Make music with code using DotNet Core

Curious about making music with code? As a software engineer and music guy, I have enjoyed seeing the connections between music and computers. The first computer programmer, Ada Lovelace predicted that computers will move beyond doing boring math problems into the world of creative arts. If a problem can be converted to a system of symbols, she reasoned that computers could help. She used music as her example.

In previous experiments, I have explored the ideas of code and music using TypeScript, NodeJs, and Angular. You can find this work here.

After looking around GitHub, I found a really cool music library for C# devs. I’m hoping to use it to create tools to make quick backup tracks for practicing improv. It’s just fun to explore electronic music, theory, and computational music. Make sure to check out the blog post by Maxim. ( the author of DryWetMidi ) It’s a pretty comprehensive guide to his library.

What is MIDI?

MIDI stands for musical instrument digital interface. (MIDI) Under a file format like WAV or MP3, the computer stores the raw wave form data about sound. The MIDI file format and protocols operate an conceptual later of music data. You can think of a MIDI file having many tracks. You can assign different instruments ( sounds to tracks ). In each track, the musician can record songs as many events. MIDI music events might include turning a note on, turning a note off, engaging the sustain pedal, and changing tempo. MIDI music software like Garage band, Cakewalk and Bandlab can send the MIDI event data to a software synth which interprets the events into sound. In general, the MIDI event paradigm can be extended to support other things like lighting, lyrics, and other stuff.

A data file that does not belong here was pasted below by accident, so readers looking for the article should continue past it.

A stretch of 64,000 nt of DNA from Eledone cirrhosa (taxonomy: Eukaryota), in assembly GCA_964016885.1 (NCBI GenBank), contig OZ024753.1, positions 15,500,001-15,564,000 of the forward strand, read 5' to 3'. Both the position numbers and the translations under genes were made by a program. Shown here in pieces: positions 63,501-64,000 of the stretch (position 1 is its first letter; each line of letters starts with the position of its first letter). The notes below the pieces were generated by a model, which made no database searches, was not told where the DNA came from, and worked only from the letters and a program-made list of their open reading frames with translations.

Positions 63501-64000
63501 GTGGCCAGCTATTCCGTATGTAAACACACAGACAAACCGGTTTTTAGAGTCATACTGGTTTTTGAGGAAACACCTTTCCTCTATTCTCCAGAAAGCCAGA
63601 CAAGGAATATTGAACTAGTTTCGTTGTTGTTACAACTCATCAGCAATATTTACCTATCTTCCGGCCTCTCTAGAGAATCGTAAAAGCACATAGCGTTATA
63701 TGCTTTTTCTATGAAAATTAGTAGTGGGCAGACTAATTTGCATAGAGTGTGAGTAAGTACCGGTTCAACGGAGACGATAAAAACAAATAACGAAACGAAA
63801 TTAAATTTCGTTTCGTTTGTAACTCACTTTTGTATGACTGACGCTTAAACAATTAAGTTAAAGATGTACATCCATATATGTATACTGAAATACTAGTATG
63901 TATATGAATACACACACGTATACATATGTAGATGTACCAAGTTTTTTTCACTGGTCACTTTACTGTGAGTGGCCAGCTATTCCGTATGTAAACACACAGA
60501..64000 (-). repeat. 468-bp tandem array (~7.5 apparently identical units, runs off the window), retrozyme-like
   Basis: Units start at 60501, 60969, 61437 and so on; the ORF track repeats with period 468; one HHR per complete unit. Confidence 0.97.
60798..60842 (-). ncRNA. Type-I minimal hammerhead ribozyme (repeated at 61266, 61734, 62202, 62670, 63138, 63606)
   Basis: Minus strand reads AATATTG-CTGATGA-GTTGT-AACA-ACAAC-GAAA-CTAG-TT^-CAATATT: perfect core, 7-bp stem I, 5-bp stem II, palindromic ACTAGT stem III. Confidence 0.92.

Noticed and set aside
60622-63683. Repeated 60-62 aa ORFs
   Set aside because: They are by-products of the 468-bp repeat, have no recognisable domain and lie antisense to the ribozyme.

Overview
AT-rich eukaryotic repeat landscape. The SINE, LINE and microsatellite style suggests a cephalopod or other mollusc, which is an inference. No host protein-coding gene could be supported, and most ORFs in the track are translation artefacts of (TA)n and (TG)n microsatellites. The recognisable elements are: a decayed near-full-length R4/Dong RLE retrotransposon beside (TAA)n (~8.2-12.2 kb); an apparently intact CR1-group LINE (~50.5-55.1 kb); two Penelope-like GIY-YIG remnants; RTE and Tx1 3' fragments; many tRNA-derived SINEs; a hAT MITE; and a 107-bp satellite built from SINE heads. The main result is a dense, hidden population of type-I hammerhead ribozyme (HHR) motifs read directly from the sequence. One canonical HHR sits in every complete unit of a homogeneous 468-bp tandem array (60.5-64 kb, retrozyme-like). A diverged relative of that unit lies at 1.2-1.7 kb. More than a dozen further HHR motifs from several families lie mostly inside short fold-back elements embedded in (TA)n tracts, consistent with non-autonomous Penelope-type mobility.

DryWetMidi Features

  • Writing MIDI files: For my experiments, I have used DryWetMIDI to explore projects for making drum machines and arpeggio makers. I’m really curious about using computers to generate the skeleton of songs. Can computers generate a template for a POP song, a fiddle tune, or a ballad? We’re about to find out! DryWetMIDI provides a lower level API for raw MIDI event data. The higher level “Pattern” and “PatternBuilder” APIs enable coders to think of expressing a single thread of musical ideas. Let’s say you’re trying to describe a piece for a string quartet. The “PatternBuilder” API enables you to use a fluent syntax to describe the notes played by the cello player. While playing with this API, I have to say that I loved the ability to combine musical patterns. The framework can stack or combine musical patterns into a single pattern. Let’s say you have three violin parts in 3 patterns. The library enables you to blend those patterns into a single idea with one line of code. Maxim showed great care in designing these APIs.